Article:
I have a very bizarre relationship with the cold season.  As a mom, I prepare for back-to-school by stocking up on Zicam, cold symptom relieving products and tissues to prepare for illness from the germs brought home from school.  I intensely scrutinize any symptoms to determine if they are the first sign and a Pre-Cold(TM) or related to allergies because I just dusted the house or played with the dog.  I’ve come to learn that my Pre-Cold symptoms (ache on the left side of my throat and run-down feeling) are different than my nasal allergy symptoms, but I reach for the Zicam each time, just to be sure.  If the symptoms disappear after I remove the potential allergen, I know that I can relax again for a bit.  If not, I stick to my Zicam regimen until I’m better.   I am also pretty careful about diet, exercise and fluid intake to be sure that my immune system is getting as much help as possible (my kale-spinach-avocado-blueberry blender concoction each morning either keeps me strong or keeps those with germs at a distance!  The recipe will go to the first 10 responders!!).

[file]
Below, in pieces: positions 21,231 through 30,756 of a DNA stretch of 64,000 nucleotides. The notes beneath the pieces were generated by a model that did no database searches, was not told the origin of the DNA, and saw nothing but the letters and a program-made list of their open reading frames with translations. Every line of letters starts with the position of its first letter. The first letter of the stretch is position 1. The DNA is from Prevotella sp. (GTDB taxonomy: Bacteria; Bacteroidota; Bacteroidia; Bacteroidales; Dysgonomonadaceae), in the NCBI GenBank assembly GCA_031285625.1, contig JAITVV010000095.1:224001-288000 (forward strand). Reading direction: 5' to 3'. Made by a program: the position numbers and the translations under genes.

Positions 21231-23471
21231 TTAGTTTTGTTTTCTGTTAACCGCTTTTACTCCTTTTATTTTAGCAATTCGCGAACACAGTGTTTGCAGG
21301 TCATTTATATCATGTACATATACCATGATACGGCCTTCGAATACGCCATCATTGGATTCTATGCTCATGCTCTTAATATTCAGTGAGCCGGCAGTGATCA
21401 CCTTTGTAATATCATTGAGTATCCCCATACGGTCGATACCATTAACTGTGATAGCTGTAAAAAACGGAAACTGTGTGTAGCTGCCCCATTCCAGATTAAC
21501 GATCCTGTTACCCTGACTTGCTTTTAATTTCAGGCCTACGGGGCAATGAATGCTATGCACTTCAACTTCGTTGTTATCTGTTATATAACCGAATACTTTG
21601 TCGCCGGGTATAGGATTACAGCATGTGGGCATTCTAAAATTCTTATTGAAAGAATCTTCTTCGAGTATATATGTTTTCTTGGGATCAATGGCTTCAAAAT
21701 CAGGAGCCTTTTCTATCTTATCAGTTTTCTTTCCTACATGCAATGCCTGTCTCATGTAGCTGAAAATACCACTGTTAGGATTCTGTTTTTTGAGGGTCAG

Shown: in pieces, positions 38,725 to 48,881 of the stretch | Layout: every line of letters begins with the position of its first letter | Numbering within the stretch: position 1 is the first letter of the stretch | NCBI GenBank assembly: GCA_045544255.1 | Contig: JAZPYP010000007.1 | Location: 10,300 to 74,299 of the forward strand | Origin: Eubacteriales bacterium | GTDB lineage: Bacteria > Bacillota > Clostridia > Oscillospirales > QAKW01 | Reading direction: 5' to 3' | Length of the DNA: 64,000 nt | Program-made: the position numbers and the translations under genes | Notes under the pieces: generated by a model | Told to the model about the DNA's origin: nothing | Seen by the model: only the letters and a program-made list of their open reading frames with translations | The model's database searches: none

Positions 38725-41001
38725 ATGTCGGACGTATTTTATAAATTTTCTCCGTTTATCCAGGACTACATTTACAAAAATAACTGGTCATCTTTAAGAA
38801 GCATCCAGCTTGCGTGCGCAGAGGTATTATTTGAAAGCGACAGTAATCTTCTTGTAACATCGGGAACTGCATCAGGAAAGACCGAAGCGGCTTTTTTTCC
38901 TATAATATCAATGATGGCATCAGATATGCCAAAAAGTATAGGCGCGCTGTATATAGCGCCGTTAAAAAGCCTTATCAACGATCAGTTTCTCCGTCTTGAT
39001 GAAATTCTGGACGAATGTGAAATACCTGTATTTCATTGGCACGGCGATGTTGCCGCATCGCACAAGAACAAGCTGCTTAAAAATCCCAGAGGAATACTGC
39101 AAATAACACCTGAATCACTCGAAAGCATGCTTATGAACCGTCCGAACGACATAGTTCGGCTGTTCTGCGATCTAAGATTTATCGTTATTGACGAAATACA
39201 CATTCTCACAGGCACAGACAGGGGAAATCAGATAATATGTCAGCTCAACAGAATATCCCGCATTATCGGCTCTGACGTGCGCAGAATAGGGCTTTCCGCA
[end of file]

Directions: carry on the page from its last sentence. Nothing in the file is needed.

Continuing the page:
Professionally however, I have a different view of the reported statistics on cough/cold incidence and on whether the latest flu vaccine has hit it on the mark.  While Zicam has no impact on the flu, a very serious illness, elevated flu incidence does seem to correlate to higher cold incidence.  To be extremely clear, I hope that each and every one of you gets through the year without suffering from a cold and without contributing to the lost school and work day statistics.  Who has time?  And it’s really a drag to have a cold.  The truth is, like clockwork, a significant portion of the population suffers from several colds each year.   The average adult gets 2-3 colds in a year.